There are so many crazy things going on these days it’s hard to focus on any one of them. Global warming? Supply chain? Inflation? Gas prices? Drag queens in grade schools? It’s all just mind numbing.
That said, I have had a couple of recent shopping experiences that I just have to share.
I have always been an economic hawk but have never really lashed out at welfare and social benefits. My thinking has been: “Hey, there will always be people who are unable or unwilling to work, and the cost of our welfare and food stamp programs is not that big compared to the ridiculous spending on so many other outrageously costly and corrupt spending programs.”
My thinking has changed in the past couple of weeks. It started with a trip to Dollar General.
Maybe you have never been in a Dollar General store. I live in the middle of nowhere in South Carolina. The nearest town to me has two gas stations and a Dollar General. Here in the South, there are Dollar General stores all over the place. They serve an important purpose and market for those of us who are not within convenient distance of supermarkets and other stores. Dollar General stores are cookie-cutter 6000 square foot units offering a lot of snacks, some groceries (frozen and refrigerated, nothing fresh), some hardware and household items, some drug store stuff – chances are if you need something in a pinch, Dollar General will have it, at a fairly reasonable price. It is the 21st century version of the small-town “general store”.
I admit I had always looked down my nose at Dollar General stores and made assumptions about anyone who might shop in one. But now I that I live in the “sticks” I find occasional need to go there.
Last week I made two trips to my local DG. On the first trip, I watched a dad with three small boys on a shopping spree that was nothing short of bizarre. Dad was a piece of work: he had thousands of dollars of tattoos all over his arms, neck, and face; a $100 Lakers jersey; and a bunch of body jewelry. The “family” entered the store after me and proceeded to fill two carts with reckless abandon. Chips, candy, ice cream, candy, snacks, chips, candy, pop, beef sticks, candy. They ran the aisles like wild animals, throwing stuff into the carts without any consideration of what an item costs, whether it is nutritious, whether it fits their budget. You know how you shop, making each purchase decision based on value, need, and priority? This was not happening.
They pulled up to the checkout and the total was about $175. No worries, Dad whipped out the EBT card! I was looking for something that would nourish those boys, but the only item with any protein was a frozen pizza.
A few days later, my wife and I were in line at the same Dollar General behind a mom who had filled three big baskets in pretty much the same manner. She had no concern about the cost of anything, or of running out of funds, because she too had a magic EBT card.
From all appearances, the welfare crowd has more EBT funds than they can spend. They are wild-eyed in their pursuit of comfort food – in fact, it seems to me that this might explain the preponderance of 300 lb. single moms on the streets of America. Dollar General, and many other retailers, have built a wildly profitable industry on the EBT gravy train.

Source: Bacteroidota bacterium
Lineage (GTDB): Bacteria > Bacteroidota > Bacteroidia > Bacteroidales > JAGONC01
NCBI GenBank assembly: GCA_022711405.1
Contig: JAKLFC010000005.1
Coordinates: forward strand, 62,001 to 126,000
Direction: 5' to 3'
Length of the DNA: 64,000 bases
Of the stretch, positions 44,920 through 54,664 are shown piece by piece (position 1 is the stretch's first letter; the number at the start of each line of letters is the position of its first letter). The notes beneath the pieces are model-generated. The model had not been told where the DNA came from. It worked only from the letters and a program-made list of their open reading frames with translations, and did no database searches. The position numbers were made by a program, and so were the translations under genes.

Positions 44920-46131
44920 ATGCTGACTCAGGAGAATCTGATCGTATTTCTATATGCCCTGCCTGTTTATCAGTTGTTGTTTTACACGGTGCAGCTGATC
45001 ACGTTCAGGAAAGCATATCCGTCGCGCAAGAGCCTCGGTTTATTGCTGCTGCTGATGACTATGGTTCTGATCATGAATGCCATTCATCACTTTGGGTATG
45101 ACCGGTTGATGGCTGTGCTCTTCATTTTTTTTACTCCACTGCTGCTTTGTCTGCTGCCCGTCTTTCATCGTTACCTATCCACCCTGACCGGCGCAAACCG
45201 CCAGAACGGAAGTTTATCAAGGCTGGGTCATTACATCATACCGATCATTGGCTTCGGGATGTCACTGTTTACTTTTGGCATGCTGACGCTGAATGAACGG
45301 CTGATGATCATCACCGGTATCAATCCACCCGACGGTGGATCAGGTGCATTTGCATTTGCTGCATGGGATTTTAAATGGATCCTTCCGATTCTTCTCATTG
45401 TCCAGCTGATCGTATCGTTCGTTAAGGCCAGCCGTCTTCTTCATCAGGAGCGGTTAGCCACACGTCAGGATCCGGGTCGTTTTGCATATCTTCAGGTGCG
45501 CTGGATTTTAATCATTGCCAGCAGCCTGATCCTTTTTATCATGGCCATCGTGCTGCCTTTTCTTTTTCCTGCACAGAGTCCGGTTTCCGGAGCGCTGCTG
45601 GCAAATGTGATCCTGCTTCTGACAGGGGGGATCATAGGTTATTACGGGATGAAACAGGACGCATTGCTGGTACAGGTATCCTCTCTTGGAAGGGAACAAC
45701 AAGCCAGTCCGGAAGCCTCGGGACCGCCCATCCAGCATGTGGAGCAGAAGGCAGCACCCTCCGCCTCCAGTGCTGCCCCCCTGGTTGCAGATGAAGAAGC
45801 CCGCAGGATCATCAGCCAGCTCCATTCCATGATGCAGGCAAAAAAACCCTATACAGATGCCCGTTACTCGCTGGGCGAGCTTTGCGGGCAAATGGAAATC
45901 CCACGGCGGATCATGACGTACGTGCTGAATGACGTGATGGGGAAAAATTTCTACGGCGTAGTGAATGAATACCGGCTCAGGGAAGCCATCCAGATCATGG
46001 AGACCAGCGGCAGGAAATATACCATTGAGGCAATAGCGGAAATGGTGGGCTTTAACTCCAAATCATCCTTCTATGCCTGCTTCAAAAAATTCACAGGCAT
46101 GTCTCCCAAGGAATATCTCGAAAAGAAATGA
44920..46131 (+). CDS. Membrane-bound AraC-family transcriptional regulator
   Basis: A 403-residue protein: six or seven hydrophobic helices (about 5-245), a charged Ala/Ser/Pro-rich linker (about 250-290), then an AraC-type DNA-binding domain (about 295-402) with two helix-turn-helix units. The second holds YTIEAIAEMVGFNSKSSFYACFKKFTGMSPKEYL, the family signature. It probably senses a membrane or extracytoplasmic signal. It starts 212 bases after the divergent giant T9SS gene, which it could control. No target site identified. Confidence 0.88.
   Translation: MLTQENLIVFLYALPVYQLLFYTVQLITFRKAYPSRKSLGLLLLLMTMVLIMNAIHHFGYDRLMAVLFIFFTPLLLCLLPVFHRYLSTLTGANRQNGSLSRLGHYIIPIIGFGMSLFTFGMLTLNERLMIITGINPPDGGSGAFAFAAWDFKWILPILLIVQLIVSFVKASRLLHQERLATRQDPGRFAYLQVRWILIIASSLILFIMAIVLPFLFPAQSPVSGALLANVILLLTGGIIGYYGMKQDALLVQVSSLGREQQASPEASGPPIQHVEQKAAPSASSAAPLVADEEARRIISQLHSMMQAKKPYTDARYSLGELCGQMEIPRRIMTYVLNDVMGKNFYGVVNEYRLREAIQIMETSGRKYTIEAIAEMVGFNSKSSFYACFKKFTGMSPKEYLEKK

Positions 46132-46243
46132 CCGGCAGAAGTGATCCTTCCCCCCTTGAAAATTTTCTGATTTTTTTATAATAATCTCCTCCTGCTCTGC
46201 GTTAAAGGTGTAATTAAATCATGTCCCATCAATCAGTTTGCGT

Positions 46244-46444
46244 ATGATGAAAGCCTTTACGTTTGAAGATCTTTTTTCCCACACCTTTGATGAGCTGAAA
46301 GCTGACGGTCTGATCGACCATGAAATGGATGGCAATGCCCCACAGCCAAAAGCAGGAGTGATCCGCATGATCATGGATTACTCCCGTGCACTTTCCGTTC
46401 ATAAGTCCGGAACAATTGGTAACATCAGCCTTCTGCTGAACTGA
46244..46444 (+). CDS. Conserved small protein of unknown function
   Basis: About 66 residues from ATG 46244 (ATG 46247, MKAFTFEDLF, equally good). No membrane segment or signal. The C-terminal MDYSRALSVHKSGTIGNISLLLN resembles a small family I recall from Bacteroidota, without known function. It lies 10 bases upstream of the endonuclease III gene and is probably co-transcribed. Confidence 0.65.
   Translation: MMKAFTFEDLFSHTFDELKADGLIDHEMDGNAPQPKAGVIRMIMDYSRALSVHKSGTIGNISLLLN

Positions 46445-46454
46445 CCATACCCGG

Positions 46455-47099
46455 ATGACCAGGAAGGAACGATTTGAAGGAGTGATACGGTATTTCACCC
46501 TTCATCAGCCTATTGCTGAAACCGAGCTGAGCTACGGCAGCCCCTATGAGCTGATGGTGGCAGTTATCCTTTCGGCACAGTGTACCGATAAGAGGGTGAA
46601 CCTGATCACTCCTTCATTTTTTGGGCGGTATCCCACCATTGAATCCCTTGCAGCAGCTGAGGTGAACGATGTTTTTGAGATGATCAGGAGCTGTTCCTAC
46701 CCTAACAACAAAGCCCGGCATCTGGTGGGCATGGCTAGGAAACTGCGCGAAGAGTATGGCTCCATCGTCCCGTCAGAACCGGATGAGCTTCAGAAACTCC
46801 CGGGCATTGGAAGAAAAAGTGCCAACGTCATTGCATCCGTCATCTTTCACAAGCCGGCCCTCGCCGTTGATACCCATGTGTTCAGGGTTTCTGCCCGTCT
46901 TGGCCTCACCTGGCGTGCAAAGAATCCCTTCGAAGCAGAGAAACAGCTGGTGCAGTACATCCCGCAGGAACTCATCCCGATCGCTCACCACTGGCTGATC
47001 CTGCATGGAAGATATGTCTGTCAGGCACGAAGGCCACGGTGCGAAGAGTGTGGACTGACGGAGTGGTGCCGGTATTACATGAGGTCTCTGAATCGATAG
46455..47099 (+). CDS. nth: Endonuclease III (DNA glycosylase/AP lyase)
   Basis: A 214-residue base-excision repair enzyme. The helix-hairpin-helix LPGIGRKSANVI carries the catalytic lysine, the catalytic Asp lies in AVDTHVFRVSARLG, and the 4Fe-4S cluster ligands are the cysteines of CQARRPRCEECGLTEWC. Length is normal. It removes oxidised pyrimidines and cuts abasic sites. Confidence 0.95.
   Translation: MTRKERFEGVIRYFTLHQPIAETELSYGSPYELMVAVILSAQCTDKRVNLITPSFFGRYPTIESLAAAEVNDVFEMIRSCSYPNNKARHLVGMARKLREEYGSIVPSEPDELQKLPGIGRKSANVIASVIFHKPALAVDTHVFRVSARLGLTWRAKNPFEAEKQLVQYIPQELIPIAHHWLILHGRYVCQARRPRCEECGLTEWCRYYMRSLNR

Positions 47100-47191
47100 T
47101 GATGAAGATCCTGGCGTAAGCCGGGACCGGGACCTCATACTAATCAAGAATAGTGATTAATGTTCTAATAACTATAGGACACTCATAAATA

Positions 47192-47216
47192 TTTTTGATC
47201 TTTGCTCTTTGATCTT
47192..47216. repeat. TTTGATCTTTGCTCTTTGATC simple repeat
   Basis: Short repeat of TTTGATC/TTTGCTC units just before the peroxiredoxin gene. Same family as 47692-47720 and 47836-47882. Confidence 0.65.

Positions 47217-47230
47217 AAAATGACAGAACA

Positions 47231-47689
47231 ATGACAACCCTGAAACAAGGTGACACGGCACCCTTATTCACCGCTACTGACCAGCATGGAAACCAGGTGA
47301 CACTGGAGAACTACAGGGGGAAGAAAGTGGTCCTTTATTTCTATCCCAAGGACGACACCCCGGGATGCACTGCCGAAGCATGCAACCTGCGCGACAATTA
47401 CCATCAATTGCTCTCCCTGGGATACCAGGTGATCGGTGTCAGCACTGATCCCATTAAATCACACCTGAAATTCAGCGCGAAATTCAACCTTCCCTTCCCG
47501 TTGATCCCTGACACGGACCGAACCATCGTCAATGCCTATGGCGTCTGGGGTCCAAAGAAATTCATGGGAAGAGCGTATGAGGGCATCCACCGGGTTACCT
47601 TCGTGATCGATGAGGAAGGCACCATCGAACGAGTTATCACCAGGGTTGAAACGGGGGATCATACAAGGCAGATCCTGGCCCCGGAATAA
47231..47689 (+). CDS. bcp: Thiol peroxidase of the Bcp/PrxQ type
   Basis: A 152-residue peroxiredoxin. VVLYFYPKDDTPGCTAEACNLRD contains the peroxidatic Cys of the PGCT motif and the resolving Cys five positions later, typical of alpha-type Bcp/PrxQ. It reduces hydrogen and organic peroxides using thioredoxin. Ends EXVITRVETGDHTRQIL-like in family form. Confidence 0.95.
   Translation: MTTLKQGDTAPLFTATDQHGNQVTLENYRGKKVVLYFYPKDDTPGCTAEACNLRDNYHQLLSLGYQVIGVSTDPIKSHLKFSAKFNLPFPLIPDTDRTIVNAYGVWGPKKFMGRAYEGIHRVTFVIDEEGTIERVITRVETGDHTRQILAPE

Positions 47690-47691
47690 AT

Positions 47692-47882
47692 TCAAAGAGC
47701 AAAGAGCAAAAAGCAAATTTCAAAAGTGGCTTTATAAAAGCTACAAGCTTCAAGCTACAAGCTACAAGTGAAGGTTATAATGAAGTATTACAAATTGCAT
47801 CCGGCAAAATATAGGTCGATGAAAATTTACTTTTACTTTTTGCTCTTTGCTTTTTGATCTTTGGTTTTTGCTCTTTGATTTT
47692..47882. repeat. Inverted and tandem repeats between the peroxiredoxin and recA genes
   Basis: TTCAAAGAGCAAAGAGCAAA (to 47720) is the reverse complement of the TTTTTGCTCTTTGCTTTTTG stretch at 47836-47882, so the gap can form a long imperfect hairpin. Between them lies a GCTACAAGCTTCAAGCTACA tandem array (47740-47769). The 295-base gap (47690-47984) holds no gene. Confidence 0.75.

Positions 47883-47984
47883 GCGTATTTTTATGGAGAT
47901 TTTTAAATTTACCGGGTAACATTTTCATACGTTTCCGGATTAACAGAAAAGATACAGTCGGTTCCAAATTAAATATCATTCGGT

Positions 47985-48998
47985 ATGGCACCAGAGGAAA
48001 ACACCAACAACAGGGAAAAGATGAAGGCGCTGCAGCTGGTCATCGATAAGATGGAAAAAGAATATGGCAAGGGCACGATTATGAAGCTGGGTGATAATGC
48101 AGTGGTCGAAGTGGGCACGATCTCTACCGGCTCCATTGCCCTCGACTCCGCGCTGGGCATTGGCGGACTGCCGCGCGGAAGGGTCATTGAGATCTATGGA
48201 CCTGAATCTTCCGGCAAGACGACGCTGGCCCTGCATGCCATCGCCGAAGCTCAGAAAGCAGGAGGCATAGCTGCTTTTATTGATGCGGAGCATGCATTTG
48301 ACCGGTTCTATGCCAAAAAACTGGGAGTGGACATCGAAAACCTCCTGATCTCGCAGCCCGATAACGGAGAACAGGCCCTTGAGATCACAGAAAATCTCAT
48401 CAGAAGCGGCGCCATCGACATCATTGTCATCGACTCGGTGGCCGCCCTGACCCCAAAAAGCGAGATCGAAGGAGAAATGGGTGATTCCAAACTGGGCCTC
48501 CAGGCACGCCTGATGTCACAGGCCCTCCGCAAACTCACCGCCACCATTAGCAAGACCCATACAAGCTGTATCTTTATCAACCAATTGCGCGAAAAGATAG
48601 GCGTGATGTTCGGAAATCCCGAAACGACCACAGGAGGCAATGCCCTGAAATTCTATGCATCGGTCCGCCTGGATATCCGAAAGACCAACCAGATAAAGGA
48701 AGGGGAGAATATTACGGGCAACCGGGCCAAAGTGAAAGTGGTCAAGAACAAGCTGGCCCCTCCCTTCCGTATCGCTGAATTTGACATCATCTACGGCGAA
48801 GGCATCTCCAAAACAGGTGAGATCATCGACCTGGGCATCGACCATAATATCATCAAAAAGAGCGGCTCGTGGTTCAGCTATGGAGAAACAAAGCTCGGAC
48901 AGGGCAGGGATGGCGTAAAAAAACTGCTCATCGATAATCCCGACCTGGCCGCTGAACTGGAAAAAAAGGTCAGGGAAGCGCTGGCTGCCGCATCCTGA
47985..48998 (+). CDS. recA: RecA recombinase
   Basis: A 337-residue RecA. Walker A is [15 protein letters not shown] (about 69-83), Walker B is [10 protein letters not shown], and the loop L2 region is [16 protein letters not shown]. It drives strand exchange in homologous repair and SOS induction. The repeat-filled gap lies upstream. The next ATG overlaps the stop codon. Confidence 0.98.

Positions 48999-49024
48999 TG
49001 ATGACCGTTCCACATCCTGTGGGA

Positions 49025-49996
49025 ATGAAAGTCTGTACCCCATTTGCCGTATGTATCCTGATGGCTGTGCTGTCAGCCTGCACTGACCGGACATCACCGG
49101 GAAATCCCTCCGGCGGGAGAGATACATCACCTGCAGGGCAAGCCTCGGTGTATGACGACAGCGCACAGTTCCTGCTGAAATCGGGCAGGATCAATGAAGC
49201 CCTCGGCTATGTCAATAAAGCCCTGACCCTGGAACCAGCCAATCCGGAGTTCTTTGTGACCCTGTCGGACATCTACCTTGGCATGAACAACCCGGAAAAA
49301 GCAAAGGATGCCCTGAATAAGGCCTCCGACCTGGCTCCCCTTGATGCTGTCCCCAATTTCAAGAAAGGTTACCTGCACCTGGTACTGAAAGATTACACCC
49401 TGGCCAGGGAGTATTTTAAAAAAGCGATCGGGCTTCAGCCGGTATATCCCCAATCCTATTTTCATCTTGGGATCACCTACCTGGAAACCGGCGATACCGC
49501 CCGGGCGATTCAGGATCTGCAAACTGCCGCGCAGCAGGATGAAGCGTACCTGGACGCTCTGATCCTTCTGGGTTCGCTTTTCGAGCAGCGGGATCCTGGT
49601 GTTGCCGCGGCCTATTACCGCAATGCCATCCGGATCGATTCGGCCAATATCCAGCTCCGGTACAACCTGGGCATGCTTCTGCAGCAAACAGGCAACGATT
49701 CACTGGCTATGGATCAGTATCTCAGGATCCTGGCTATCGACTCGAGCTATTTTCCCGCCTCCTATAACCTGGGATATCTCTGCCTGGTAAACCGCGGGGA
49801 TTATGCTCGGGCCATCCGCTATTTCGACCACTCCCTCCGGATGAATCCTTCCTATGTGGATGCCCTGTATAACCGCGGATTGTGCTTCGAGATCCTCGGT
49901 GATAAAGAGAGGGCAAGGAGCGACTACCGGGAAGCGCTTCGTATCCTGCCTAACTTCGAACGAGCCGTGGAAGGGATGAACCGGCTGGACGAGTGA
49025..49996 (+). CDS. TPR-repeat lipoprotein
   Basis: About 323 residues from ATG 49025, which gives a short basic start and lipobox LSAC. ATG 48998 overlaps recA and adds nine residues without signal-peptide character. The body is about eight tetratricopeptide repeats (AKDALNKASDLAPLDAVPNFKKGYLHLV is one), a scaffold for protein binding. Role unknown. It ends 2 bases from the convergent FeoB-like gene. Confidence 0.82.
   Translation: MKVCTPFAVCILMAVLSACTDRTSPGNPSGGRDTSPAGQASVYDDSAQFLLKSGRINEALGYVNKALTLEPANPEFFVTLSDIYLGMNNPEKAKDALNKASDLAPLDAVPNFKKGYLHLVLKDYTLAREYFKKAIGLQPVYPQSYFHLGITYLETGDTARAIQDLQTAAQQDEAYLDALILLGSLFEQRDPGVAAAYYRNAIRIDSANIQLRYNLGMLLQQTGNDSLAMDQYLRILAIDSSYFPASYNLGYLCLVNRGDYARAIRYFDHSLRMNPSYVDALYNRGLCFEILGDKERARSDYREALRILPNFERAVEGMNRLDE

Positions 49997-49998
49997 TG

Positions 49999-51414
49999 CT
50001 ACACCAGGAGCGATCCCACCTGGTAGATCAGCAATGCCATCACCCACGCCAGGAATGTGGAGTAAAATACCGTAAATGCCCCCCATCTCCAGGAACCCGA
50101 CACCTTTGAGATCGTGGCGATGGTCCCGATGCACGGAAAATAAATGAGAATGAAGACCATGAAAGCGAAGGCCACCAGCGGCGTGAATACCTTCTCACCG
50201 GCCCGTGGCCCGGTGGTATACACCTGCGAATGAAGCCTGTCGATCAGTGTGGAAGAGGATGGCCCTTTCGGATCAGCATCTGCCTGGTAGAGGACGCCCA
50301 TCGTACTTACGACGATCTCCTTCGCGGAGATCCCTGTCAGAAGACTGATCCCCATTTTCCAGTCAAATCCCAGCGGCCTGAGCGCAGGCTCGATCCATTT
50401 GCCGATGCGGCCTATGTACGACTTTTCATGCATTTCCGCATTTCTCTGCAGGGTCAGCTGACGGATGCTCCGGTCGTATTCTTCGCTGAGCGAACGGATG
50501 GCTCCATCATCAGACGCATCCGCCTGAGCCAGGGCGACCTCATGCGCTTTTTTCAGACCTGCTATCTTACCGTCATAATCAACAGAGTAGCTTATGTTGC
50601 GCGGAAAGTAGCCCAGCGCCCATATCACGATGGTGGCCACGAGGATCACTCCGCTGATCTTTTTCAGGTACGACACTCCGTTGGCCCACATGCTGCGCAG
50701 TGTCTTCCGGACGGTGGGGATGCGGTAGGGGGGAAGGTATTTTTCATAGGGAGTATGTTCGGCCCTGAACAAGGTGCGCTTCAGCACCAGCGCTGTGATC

How is it a good thing to provide unmotivated, unemployed people more junk food than they and their children can possibly consume? The damage to their health is only exceeded by the damage to their work ethic. Do these kids have a snowball’s chance in hell of ever becoming productive citizens?
I am not opposed to providing a safety net for those who can’t take care of themselves. My fear is that we are creating a class of welfare zombies who will never even consider working for a living.
Actually, it’s not just my fear. It is an intentional strategy by our liberal government whose world-view is premised on a dependent class of mindless slugs who will vote for anybody offering a limitless supply of Cheetos and Mountain Dew.
Tom Balek – Rockin’ On the Right Side
Now me and my baby we talked late last night And we talked for another hour She wanted me to go down to the welfare sto' And get a sack a-that welfare flour But I told her, 'No' 'Baby and I sho' don't wanna go' I said, 'I'll do anything in the world for you I don't wanna go down to that welfare sto' Now, you need to go get you some real, white man You know, to sign yo' little note They give ya a pair of them king-toed shoes I want no a-them pleat-back, soldier coat But I told 'er, 'No' 'Baby and I sho' don't wanna go I say, 'I'll do anything in the world for ya 'But I don't wanna go down to that welfare sto' President Roosevelt said, on welfare people They gonna treat everyone right Said, they give ya a can of them beans And a can or two of them old tripe But I told 'er, 'No' 'Baby, and I sho' don't wanna go I say, 'I'll do anything in the world for ya 'But I don't wanna go down to that welfare sto', now Well now, me and my baby we talked yesterday And we talked in my backyard She said, 'I'll take care-a you, Sonny Boy Just as long as these times stay hard' And I told her, 'Yeah, baby and I sho' won't have to go' I said, 'If you do that for me I won't have to go down to that welfare sto' Welfare Store Blues - Sonny Boy Williamson (1940)